Elegy from the Blue

with a line borrowed from Ojo Taiye


what will you sing if hunger abides in your blood?
ash pours back into the waters, this is the beginning
of grief. the body is part-salt, part-coal, part-grain, and
it sits at the heart of the water. there is an animal
for everything created by nature, and the hyena is the mark
of the sea. I mean to say that the sea tenders a slaughter
slab. the many sounds of the waters are warnings
encrypted upon the blue layers. let blue be made black,
and let black be the shadows shawled with eulogies. I cup
a handful of sea; my father’s ghost brews alongside
hundred others. I mean to say that water is a skull, and
there are many things to a skull.


a poem opens with hunger. last night, I ploughed my throat
into a scream. I confess this poem is about a swallow & the ash
is sealed with a fang. I let the images haunt, for what good is my life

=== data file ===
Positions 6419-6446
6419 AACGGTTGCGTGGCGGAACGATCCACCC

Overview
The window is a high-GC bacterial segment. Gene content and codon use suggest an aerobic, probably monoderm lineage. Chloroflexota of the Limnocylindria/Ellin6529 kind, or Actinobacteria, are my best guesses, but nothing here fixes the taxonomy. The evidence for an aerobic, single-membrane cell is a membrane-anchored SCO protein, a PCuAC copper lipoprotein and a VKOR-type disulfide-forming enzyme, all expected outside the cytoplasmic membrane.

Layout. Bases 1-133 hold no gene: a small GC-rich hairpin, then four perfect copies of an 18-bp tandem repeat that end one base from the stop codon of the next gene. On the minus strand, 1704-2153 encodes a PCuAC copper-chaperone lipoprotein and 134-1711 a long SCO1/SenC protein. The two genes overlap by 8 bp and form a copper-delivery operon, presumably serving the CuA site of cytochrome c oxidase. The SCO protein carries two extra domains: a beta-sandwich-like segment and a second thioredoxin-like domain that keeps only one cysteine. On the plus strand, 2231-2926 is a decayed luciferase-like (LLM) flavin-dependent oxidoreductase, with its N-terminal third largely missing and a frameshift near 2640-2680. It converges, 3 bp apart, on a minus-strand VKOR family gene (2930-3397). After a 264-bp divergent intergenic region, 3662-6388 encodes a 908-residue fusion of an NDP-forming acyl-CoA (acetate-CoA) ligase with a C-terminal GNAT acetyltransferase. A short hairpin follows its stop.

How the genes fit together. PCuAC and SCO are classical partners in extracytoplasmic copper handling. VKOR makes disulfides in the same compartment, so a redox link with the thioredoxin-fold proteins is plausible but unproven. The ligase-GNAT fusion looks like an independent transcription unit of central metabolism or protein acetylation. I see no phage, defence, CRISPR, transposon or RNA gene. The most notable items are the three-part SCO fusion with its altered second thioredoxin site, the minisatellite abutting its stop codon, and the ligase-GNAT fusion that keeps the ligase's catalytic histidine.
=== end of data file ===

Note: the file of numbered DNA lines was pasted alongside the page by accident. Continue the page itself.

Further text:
without hieroglyphs? my tongue is put out like a sickle:
it pierces itself in silence. I mean to say that there will always be
a sea swimming into my sleep. the ungovernable awakens me.
don’t ask me if I drowned in my dream. it is too early to be
bruised by the voices of my mistaking. I mistook poetry
for communion: let grief be shared as bread. let the metaphors
be drank as wine. let us be drunk: we have enough poetry
for a lifetime.

© 2020 by Wale Ayinla

About the Author

By Wale Ayinla

Wale Ayinla is a Nigerian poet, essayist, and editor. He is a Best of the Net and Best New Poets Award nominee, and his works appear or are forthcoming on Guernica, Flapper House, Temz Review, Palette Poetry, Connotations Press, Waccamaw, and elsewhere. He is @Wale_Ayinla on Twitter.